Spot Delivery Problems Early Part 2: Fundamentals

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How does a project get to be a year behind schedule? One day at a time.

Fred Brooks

In part 1, I talked about governance.  If the owners of the project are not governing the basic behaviors to execute well, your risk of delivery is rising. If you haven’t read it, go back before your read this post.

Just a short reminder: I’ve written before about the most important measurements in projects and the behavior you need to deliver on time: proactive and speedy resolution of problems. These metrics are based on the premise that behavior is the precursor to results. If you want to know if you’re going to get the results, you should measure the behaviors.

In this post, let’s talk about the behavior to deliver on time; or why projects are late.

Someone, perhaps it was Elon Musk, says your car is the most under-utilized resource you have. Only 15% of the time. It’s typically the most expensive asset people have, after a house. It’s sitting. Not moving. In your garage. In your parking lot at work. It’s a pretty expensive convenience.

Like your car, projects are sitting most of the time, too. At least half the time. You could be going faster, but your project is waiting. Considering the value of a project, that waiting is quite expensive. I worked on an oilfield development project where each day early or late meant over $4mm in revenue per day.

Maybe you don’t have projects that are that have that sort of impact, but the point is that the earlier a project is completed, the sooner you receive the benefits of that project. Most of the time the project is waiting, why wait?

You can know – early – if your project is waiting around. Projects that are going to be late are comprised of tasks that are slow to complete. If you measure the rate of task completion, you can get sense of how fast your project is moving. You can measure the duration of tasks, too. If the task duration is increasing, your project is slowing down.

If you are doing projects over and over, you could measure the rate of completions. That would give you a sense of how your process is delivering, but it’s always after the fact. It’s not predictive. You must look at the actions that are needed to increase the rate.

The rate of task completions will give you a sense of how all work is proceeding, so you look at the rate and the accumulation of task completions. If tasks are completing quickly, that means that in general, waiting is minimized and we’ve achieved good flow.

The two elements give you a different look at completion velocity. One gives you an absolute number, the other gives you a sense of acceleration. If the slope of task completions over time is 45 degrees, you’re holding steady.  Less than 45 degrees, you’re slowing. Greater than 45 degrees, you’re speeding up.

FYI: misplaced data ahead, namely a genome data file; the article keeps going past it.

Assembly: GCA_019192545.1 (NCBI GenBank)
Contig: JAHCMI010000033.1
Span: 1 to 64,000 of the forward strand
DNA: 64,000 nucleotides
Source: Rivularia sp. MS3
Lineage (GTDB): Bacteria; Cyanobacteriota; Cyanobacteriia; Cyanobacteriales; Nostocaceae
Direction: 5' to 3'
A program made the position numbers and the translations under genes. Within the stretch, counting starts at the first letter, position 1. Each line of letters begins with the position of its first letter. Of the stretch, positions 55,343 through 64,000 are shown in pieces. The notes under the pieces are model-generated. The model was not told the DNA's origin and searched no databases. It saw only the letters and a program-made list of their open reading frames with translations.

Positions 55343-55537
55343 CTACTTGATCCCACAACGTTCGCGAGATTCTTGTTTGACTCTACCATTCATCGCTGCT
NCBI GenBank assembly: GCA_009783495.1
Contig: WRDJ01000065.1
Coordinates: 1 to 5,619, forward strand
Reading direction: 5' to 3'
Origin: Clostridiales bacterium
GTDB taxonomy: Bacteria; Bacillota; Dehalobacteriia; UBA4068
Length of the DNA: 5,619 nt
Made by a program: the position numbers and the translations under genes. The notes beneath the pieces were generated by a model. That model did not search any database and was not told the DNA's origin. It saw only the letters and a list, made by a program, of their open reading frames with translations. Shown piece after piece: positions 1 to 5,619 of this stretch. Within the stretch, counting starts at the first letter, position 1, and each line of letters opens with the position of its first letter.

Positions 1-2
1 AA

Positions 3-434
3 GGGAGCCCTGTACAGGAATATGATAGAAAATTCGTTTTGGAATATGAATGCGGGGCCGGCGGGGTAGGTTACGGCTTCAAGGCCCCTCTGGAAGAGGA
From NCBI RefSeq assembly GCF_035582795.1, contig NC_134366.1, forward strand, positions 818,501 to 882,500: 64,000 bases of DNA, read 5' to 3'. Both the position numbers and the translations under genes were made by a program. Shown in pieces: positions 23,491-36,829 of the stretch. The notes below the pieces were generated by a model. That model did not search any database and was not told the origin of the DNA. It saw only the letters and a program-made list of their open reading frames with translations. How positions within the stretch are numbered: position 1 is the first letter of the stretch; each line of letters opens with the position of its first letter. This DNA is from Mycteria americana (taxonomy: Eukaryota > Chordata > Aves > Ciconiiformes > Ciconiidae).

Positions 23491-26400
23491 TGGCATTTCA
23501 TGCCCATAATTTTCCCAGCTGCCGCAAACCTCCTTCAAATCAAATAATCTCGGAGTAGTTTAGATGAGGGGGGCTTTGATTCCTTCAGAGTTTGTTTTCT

You can see that during part of the project things slowed down. A lot! Then things sped up again.  Why is that? This will have a big effect on your delivery. The slowdown tells you that your project delivery risk is rising! Managing delivery risk is the PM’s job, isn’t it?

That doesn’t tell the whole story. We know the rate of the system is determined by the rate at the constraint. This graph tells us about all the project tasks. It could be, that the constraint isn’t working very fast, and all the non-constraints are working ahead. When that happens, your project delivery risk could still be risking and you wouldn’t know.  So you must look at the throughput (completions) for the system versus the constraint.

In the example above, the constraint (bottleneck1 Material Processing didn’t complete anything for four weeks, then started completing more and more.  The red line indicates the target throughput for this resource, 2 per week. On the right, the average is a bit less than target. So that means that this portfolio team is completing slightly fewer projects per week than planned. Schedule delivery risk is rising.

What about completions, once the projects pass through the constraint, do they get completed?

A similar wave effect as the constraint operation.  Very little at the start, then a lot. We can safely say that that output at the constraint resource is a predictor of the output of the overall system. The operations geek in me is also wondering about the hockey stick effect. Hmm. Looks like something is broken there.

Knowing, measuring, and managing the precursor behaviors as measured by task completion velocity is critical to managing the schedule risk. Our teams look at overall completion velocity to see we’re going faster or slower and we look at the constraint completions as the predictor of system output.

Few (if any) project management systems have this sort of intelligence built into them, but VISUM visual project management software does. That’s why we built it. Other tools give you data, but none give you information you can act on. VISUM is built around the ViewPoint visual project management (execution) methodology that takes the best practices from PMBOK, Agile, Lean, and the Theory of Constraints to give you a consistent, scalable method for executing projects on time.

Check out how one team used these principles to rescue their project and cut project lead time by 27% in this Knowledge Work Case Study

Check out the ViewPoint Methodology here: 


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